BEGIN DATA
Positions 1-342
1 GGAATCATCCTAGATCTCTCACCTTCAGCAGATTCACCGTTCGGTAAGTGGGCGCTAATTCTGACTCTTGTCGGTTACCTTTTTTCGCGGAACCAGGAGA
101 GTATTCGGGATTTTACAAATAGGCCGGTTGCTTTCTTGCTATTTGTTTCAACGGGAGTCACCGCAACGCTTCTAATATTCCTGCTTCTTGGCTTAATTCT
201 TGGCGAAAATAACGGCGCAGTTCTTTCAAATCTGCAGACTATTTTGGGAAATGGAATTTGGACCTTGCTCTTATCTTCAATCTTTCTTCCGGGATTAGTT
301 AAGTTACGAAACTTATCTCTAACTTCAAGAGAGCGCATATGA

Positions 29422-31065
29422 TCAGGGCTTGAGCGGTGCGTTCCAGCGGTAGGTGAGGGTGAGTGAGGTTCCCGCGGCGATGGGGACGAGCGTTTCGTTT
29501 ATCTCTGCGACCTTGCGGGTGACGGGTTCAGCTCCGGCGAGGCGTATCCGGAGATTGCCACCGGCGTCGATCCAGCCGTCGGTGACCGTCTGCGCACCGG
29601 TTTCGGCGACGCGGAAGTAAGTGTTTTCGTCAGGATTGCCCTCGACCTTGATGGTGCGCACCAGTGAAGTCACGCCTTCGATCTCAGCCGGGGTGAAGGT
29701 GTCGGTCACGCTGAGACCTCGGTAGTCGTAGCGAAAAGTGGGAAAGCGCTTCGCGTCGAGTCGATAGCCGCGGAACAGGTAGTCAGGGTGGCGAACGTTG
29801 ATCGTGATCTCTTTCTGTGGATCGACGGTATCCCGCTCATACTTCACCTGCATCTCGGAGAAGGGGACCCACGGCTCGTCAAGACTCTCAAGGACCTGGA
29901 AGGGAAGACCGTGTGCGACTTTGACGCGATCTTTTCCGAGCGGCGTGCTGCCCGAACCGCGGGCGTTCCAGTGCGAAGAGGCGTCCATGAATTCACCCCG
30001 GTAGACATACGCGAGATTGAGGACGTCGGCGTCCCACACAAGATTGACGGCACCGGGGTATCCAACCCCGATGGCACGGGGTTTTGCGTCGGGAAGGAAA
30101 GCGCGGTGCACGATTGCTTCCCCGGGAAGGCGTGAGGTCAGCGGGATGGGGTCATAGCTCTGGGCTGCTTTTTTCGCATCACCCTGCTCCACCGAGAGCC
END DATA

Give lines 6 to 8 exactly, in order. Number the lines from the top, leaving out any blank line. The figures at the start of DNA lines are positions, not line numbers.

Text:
Positions 29422-31065
29422 TCAGGGCTTGAGCGGTGCGTTCCAGCGGTAGGTGAGGGTGAGTGAGGTTCCCGCGGCGATGGGGACGAGCGTTTCGTTT
29501 ATCTCTGCGACCTTGCGGGTGACGGGTTCAGCTCCGGCGAGGCGTATCCGGAGATTGCCACCGGCGTCGATCCAGCCGTCGGTGACCGTCTGCGCACCGG